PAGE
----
Thursday, 4 January 2018
Retained business rates must be invested for growth
The biggest business-representation organisation in the region is urging local authorities across Derbyshire to invest for growth when the county joins a pilot scheme that will see it retain 100% of business rates.
Changes to the way business rates are collected and redistributed will eventually mean that all rates-collecting local authorities will retain the money they collect.
At the moment they retain 50%, sending the other half to central Government to distribute. By the 2020/21 financial year the retained element is expected to rise to 75%.
But Sajid Javid, the Secretary of State for Communities and Local Government, announced just before Christmas that the county of Derbyshire would be one of ten local authority areas to take part in a pilot project where they will have 100% retention of collected business rate from April, the start of the 2018/19 financial year.
It is expected to put an additional £21m in the county’s coffers, of which 70% will be shared between the eight authorities that joined the bid. The remaining 30% of the extra revenue will be ring-fenced for economic growth, managed by a board including representatives of all the Derbyshire-based participating authorities.
The county council has welcomed its involvement in the pilot, quoting Council Leader Councillor Barry Lewis as saying: “This is fantastic news for the county as a whole and will benefit a wide variety of important projects that will make a huge difference to communities and our local economy.”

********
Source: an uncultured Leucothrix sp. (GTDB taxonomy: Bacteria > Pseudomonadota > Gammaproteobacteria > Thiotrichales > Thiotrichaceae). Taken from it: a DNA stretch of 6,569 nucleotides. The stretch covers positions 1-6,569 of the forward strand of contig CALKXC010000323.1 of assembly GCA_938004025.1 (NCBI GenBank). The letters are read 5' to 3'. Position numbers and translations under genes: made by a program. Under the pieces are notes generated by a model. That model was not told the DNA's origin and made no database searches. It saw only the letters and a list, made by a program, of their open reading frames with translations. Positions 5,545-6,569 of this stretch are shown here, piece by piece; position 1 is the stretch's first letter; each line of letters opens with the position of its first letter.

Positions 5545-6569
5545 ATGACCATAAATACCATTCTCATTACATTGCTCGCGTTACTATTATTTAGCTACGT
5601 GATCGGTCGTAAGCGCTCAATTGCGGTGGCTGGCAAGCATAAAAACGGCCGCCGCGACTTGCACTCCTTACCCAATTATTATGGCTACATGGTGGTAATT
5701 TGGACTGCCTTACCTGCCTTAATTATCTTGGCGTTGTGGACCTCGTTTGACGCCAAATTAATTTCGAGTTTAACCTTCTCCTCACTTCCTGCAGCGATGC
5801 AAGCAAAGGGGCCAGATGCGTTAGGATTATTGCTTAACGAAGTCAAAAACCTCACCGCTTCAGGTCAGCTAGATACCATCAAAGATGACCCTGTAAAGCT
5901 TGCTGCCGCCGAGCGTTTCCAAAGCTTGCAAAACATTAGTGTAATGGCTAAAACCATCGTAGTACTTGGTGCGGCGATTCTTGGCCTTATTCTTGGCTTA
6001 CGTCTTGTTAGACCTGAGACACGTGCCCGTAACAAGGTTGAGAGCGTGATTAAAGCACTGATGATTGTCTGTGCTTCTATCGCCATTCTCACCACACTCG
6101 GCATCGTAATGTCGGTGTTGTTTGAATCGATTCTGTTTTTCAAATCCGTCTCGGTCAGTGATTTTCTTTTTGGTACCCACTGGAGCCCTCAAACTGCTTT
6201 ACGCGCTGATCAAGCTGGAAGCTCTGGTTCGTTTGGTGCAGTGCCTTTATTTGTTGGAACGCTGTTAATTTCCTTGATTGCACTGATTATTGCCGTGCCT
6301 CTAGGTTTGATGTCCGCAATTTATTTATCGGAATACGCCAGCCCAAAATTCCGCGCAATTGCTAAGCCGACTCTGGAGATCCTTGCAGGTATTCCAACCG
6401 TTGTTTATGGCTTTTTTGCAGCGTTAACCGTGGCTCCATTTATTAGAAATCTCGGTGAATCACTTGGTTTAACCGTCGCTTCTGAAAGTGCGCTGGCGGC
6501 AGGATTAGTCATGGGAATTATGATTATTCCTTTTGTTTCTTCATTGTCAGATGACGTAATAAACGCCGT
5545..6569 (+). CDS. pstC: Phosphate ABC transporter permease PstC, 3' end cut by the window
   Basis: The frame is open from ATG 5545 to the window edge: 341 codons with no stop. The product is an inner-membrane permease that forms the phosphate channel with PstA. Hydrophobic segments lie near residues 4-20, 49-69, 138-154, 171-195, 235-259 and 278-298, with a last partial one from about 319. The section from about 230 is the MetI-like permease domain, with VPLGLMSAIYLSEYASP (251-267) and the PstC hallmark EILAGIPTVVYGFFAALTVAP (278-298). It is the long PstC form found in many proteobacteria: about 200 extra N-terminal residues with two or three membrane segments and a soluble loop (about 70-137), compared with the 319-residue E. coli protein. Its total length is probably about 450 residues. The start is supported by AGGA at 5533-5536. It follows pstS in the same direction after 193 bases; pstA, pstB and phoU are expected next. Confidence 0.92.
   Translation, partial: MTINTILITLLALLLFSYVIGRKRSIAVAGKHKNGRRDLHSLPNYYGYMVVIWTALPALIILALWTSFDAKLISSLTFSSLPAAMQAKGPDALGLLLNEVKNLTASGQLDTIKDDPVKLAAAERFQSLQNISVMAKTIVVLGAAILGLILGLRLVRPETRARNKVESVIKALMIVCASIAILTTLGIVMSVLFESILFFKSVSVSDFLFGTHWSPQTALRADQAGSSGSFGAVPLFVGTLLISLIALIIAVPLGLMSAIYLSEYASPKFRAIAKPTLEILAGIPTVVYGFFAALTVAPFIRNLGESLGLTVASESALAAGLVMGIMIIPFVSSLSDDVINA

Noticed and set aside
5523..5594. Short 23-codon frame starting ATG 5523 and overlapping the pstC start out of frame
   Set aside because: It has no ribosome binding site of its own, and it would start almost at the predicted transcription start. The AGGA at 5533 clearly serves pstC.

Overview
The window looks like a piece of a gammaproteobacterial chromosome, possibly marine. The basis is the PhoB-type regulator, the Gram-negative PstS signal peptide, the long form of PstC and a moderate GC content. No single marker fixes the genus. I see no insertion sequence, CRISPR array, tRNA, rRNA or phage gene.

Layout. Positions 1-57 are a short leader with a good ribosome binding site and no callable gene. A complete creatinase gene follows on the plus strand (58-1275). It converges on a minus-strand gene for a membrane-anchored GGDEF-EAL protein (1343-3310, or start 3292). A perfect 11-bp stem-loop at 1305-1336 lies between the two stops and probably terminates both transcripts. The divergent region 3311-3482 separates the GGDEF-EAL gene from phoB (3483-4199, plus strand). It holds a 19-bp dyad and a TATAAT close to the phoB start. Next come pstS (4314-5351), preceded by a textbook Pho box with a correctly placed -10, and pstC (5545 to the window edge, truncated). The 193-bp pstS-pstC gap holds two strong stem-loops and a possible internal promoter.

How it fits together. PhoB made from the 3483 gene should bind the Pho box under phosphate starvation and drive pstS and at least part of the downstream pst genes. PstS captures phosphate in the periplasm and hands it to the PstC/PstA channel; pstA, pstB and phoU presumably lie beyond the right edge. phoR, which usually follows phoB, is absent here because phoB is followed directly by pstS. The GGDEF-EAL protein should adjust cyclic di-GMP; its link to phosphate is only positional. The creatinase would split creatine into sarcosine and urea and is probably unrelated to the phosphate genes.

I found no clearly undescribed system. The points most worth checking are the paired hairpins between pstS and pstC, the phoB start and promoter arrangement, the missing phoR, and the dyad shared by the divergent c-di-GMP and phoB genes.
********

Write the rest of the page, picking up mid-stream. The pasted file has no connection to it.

Scott Knowles, Chief Executive at the Chamber, which represents over 4,100 businesses across the East Midlands, said: “While we welcome the news that the county will retain 100% of the business rates it collects, we are concerned that this move does nothing to mend the ‘broken’ business rates system.
“The current system is a tax businesses have to pay, based on the perceived rental value of their premises and installed plant, before they have earned even a single penny. It takes no account of ability to pay. It also fails to recognise the growth of the digital sector, where highly profitable businesses use a fraction of the space that more traditional industries need, or online retailing which has no need of premises on the High Street, for example.
“We would welcome news that local councils could use the fund to introduce flexible rates rebates or to reduce business rates to encourage new businesses to an area but, in the interim, we look forward to working with local authorities to identify appropriate ways to stimulate and support long-term economic growth.”Back